Raised Quiverfull: The Bible

Raised Quiverfull: The Bible May 9, 2012

How often did you, your siblings, and your parents read the Bible? Were you guided by your parents or pastors in how to interpret the Bible, especially certain passages, or were you generally free to form your own ideas about what the Bible said?


Suffice it to say that I have read through the whole Bible about forty times.  We were required to read it daily after school. During the summer months, while on summer vacation, we had to read it every morning before breakfast.  Our interpretation of it came directly from Billy Boy G’s [Bill Gothard] reading of the text.  I got to the point where I could not understand what the King James meant and referenced the red books of IBLP for all my answers.  Of course, my pastor would help with the ultra-conservative interpretations as well.


We kids had to read the Bible by ourselves daily as part of our homeschooling curriculum.  It counted as our Bible class for school.  Ironically, despite our extremely conservative lifestyle, my dad never discussed religion with us.  My mom rarely did, and when she did, it was a very simplistic Sunday school-type conversation.   However, the many Christian books in our house, plus the sermons at church, provided guidance to us in our understanding of the Bible.  I also learned a lot by listening in to my mom’s conversations with other homeschooling moms.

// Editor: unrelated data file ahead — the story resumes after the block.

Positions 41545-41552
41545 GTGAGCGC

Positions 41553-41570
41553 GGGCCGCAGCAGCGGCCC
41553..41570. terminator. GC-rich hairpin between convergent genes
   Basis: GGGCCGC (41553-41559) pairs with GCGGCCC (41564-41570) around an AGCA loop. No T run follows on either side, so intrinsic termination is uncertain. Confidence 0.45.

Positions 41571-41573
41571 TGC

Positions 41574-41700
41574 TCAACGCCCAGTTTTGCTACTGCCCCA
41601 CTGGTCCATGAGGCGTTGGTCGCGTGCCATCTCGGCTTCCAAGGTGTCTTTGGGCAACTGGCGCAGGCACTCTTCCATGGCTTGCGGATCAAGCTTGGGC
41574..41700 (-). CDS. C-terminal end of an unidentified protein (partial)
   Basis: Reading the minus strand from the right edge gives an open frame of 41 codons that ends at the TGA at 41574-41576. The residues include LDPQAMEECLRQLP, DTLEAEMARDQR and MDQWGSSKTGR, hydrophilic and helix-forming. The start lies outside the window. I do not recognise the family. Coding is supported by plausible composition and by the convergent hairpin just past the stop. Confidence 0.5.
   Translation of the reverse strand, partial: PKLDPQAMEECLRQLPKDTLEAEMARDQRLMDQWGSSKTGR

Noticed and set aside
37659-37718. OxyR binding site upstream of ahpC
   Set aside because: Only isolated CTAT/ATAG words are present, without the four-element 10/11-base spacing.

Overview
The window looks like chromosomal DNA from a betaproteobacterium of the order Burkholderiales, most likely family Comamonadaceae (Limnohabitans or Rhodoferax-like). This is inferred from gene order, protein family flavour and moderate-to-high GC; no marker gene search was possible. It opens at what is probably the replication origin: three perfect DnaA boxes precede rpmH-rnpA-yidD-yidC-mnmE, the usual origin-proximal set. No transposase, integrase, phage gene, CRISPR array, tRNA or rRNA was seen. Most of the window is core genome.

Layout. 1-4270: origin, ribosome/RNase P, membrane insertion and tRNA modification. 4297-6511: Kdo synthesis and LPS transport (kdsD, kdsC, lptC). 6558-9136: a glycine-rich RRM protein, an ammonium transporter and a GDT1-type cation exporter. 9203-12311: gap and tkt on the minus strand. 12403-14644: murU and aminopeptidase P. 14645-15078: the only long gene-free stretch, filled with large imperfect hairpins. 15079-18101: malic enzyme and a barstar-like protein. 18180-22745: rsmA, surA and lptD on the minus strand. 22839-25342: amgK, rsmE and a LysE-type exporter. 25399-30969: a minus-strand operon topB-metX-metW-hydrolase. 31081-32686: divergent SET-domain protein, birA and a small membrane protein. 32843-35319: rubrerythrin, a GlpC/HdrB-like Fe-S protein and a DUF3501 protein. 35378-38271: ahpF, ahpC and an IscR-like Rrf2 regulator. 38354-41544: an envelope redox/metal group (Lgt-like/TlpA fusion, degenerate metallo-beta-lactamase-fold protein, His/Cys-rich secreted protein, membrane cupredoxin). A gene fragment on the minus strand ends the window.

Libby Anne:

We all read the Bible daily. It was sort of a requirement. Mom and dad read the Bible early in the morning, and we children were expected to do the same – if we hadn’t read the Bible and spent time in prayer, we were sent away from the breakfast table until we had. And, mom always read the Bible aloud to all of us after breakfast. I don’t really remember dad reading the Bible aloud to us, but I think that’s just because mom was the primary homeschool parent and was home with us all day. Mom would discuss the Bible passages with us and help guide our understandings, but I think we simply automatically viewed the Bible through the lens we were given by them every day, and that we heard in the sermons at church, and in Bible club. It wasn’t so much about being forced to see the Bible one way as about coming at it with a perspective already formed and views already set.


My mother got up early in the morning to do 10 or 20 minutes of reading by herself. My Dad took a few minutes a day for private study as well. Us kids, we were encouraged to take off a few minutes each day for private prayer time. Reading, studying, interpreting certain chapters was also part of our daily home schooling. My Dad tried to do daily bible hours with the entire family, but of course, in a family this large, it hardly ever came down to this. Some days he had too much work to do to collect everybody in the living room. Other days, one was sick, another one wasn’t done with home school and so on. We managed to sit together as a family and do bible studying an average twice to three times a week. Then my Dad would pick out passages that somehow suited our situation and problems we were facing during that time and tried to work out a message from there.

My parents, especially my Dad, believed that his beliefs must be our beliefs. He told us what to make of every single passage. At first, when I was younger, he sometimes praised pastors for their sermons. In my teen years, those weren’t good enough anymore. He told us pastors are corrupt and he had found the right way. All we believed was his, and we weren’t allowed to question it. That was considered rebellious and usually had consequences.